Porsche Cayman R: Road test review
Considering the Cayman is basically a Boxster convertible with a roof, it is perhaps a surprise to those not in the know, that as a driver's car it is regarded almost as highly as the 911.
In fact, possibly the only thing missing from this range was a more hardcore and driver-focussed range-topper. After seven years, Porsche finally obliged last year and the result is the £59,874 (as tested) Cayman R.
Even with snow on the ground and no winter tyres, we jumped at the chance of spending a week with the ultimate Cayman.
So, why should you get excited by the Cayman R? Well, it has been on a diet for starters and lost 55kg thanks to some aluminium doors, lightweight 19in alloys and the fitment of some bucket seats. Also, air-con and a radio are no longer standard.
You won't confuse the R version with lesser models from the outside. The unique body styling includes chunkier front and rear air dams, classic 'Porsche' side graphics and the fixed rear spoiler. We like it.
The Cayman R is powered by a 330bhp version of the 3.4-litre flat-six engine, which is basically a tweaked version of the same one fitted in the Cayman S.
This Porsche is a great car to drive too and gets off to a good start with the suede-trimmed, retro-styled, three-spoke steering wheel. The steering seems sharper than ever, is well weighted and has plenty of feel.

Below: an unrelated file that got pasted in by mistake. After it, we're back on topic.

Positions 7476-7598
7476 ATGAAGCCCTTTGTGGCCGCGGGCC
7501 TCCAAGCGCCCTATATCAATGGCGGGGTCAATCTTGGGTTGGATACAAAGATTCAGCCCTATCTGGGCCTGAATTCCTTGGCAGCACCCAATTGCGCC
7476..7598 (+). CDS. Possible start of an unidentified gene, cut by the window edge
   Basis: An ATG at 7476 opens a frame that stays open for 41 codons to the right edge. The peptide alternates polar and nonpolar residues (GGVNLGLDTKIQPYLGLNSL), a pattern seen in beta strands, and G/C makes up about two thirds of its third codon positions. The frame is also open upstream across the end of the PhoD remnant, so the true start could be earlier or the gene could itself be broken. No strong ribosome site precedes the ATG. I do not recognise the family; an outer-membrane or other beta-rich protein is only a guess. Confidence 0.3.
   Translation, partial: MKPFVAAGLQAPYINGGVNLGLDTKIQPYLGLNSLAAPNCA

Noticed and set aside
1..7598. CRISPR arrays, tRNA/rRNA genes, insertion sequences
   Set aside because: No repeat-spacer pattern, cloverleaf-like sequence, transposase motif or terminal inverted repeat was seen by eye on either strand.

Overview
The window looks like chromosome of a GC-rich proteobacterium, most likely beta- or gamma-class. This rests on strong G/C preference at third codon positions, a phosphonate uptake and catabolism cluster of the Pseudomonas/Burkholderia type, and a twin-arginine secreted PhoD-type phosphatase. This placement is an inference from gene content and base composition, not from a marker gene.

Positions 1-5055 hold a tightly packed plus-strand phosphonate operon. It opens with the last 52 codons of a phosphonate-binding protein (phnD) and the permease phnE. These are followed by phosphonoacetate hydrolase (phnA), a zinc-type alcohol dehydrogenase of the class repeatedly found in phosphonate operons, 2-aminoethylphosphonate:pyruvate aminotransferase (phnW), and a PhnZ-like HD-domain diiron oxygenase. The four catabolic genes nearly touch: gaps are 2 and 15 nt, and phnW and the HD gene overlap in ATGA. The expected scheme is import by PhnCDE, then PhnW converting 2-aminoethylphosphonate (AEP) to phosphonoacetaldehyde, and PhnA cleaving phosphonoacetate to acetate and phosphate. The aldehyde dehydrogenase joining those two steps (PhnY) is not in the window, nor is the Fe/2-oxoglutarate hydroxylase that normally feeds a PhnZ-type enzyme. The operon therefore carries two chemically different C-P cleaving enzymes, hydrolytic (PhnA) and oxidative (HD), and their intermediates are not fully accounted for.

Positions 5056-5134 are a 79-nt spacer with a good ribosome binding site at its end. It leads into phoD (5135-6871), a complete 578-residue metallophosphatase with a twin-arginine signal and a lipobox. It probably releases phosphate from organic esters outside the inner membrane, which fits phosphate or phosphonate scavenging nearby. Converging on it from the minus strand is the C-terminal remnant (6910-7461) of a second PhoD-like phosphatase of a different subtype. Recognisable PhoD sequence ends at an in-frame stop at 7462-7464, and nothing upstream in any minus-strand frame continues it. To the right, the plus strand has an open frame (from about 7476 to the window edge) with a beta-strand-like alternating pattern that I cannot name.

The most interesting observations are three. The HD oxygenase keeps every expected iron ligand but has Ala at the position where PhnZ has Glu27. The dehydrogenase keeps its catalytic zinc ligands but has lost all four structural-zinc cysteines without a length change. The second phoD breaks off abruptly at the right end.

The ride is sportily firm and potholes are amplifed through the body and bucket seats, but it's what you'd expect from this type of car. Grip even in the snow on the low-profile tyres was impressive, the turn in sharp; it is roll free and always felt controllable on the limit.
Inside, the suede and leather-trimmed bucket seats plus the red detailing for the centre console, dashboard and seatbelts make the Cayman R feel special. Other evidence of weight-saving in the interior include the belt-type door openers and the lack of a cowel over the intruments.
The best part of the Cayman R's 3.4-litre engine is how responsive it is, whatever the gear. The optional sports exhaust on our test car (£1,414) also had a loud button, making the delicious charismatic wail from the engine even more addictive.
To make the most of the Cayman R's power, you'll have to stir the slick PDK transmission that proves to be a good combination with this engine. Our only issue is it is not as intense as the slick six-speed manual; 62mph comes up in an impressive 4.7 seconds and the top speed is a licence-losing 174mph.
The Cayman's doors open wide, but it is just a two-seater. Still, it does have two boots, the front one has 260 litres and is big enough for the weekly shop or weekends away.
It might be a stripped-out range-topper, but it has a high level of standard equipment that includes central locking, power wing mirrors and electric front windows.
The test car was fitted with £1,986 of optional Porsche Communication Management system that includes sat-nav system, which works well and features high quality maps.
To sum up, whilst the Cayman R might not be much more powerful than the Cayman S, the R tweaks add to what was already a convincing sportscar, to produce one of the best driver's cars on sale today.